Bonnie Pointer, a member of the 1970s R&B group the Pointer Sisters, died Monday morning at age 69. Pointer was an original member of the group, whose hits include "Fairytale," "Jump (For My Love)," "I'm So Excited" and "Automatic." She left the group in the 1970s to begin a solo career, and scored her biggest hit with "Heaven Must Have Sent You" in 1978.
"It is with great sadness that I have to announce to the fans of The Pointer Sisters that my sister, Bonnie died this morning. Our family is devastated, on behalf of my siblings and I and the entire Pointer family, we ask for your prayers at this time," Pointer's sister Anita Pointer told TMZ. "Bonnie was my best friend and we talked every day, we never had a fight in our life, I already miss her and I will see her again one day."
Pointer founded the Pointer sisters with her younger sister June Pointer before Anita joined them in 1971. They became a quartet in 1973 when older sister Ruth joined. At first, the group recorded for Atlantic and won their first Grammy for "Fairytale," a crossover country hit. Pointer left the group in 1977 to sign a solo deal with Motown, where she released two solo albums and scored a hit with "Heaven Must Have Sent You." She also had a hit in 1979 with a disco cover of "I Can't Help Myself (Sugar Pie Honey Bunch)."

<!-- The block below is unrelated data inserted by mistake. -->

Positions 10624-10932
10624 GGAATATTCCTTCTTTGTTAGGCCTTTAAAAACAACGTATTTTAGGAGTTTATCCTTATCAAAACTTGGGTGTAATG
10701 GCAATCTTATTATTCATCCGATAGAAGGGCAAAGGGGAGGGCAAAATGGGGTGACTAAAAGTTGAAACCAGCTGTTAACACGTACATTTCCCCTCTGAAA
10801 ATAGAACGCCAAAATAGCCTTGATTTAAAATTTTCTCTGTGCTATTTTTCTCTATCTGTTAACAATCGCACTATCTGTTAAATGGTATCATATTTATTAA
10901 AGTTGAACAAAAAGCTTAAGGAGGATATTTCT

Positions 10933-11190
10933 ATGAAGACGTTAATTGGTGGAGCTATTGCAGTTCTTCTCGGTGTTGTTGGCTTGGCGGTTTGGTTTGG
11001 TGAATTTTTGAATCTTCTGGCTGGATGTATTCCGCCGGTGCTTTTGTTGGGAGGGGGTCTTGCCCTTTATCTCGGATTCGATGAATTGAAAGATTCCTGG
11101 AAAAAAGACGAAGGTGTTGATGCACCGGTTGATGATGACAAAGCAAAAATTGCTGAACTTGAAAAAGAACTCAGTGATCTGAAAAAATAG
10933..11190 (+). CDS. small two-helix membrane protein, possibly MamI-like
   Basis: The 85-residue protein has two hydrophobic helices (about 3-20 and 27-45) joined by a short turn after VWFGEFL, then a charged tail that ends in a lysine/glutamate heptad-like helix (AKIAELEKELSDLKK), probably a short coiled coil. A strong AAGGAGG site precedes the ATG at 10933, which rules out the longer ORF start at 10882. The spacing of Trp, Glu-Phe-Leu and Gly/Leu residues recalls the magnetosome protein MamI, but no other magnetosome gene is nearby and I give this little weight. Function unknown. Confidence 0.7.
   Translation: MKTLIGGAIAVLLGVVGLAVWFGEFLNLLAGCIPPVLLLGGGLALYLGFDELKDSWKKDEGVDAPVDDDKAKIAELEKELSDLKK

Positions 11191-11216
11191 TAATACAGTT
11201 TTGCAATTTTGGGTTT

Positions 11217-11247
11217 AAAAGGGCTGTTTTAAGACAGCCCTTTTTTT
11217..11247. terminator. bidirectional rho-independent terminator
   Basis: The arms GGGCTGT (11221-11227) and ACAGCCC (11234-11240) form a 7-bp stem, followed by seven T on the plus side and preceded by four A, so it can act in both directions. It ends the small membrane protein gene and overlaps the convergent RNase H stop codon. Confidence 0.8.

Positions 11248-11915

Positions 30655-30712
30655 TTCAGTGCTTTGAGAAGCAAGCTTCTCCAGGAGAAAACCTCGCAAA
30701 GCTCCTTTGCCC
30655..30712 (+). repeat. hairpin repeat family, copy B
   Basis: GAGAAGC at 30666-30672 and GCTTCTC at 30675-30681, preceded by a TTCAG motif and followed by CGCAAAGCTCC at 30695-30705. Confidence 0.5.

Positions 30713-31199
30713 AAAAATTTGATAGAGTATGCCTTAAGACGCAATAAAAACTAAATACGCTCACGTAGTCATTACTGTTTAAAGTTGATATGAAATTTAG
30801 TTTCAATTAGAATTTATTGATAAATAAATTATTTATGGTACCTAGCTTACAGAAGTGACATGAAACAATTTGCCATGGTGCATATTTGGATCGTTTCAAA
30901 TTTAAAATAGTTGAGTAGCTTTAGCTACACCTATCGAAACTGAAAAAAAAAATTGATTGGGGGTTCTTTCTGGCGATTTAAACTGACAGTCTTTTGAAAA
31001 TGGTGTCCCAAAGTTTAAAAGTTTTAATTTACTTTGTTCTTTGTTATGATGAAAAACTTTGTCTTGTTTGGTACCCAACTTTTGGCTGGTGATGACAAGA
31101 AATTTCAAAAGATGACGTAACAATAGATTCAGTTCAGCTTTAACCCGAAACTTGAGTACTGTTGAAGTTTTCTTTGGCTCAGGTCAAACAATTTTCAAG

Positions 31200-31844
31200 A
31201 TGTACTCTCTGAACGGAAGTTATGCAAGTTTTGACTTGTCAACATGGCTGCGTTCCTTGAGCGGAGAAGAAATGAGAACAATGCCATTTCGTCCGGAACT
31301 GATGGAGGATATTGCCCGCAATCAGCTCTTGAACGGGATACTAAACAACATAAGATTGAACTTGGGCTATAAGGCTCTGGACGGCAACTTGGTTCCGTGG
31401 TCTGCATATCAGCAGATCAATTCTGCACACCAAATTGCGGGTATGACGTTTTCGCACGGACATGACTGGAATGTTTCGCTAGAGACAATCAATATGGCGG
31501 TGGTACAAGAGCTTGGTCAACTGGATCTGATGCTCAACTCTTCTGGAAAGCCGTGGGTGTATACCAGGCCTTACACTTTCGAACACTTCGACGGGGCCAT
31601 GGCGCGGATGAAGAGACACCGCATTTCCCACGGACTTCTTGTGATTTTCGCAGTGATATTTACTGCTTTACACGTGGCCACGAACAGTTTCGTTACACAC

Pointer went on to release two more solo albums in 1984 and 2011. In 1978, she married Motown producer Jeffrey Bowen. They finalized their divorce in 2016.
The other members of the Pointer Sisters continued racking up hit after hit through the mid-1980s with singles like "Jump (For My Love)," "Automatic," "I'm So Excited," "Fire" and "He's So Shy." They would go on to win Grammys in 1985 for "Jump" and "Automatic." In 2006, June Pointer, the youngest sister, died at age 52 following a battle with cancer.
Throughout their career, the Pointer Sisters became known for moving from genre to genre with ease. In a 2016 interview with The Fader, Ruth said they never wanted to be "pigeon-holed" into one category. "We grew up loving all types of music from classical to country, R&B and gospel," she said at the time. "We loved it all. People kept saying, "You gotta pick a category!" Why? Why do you have to do that? It wasn't something we felt we had to do."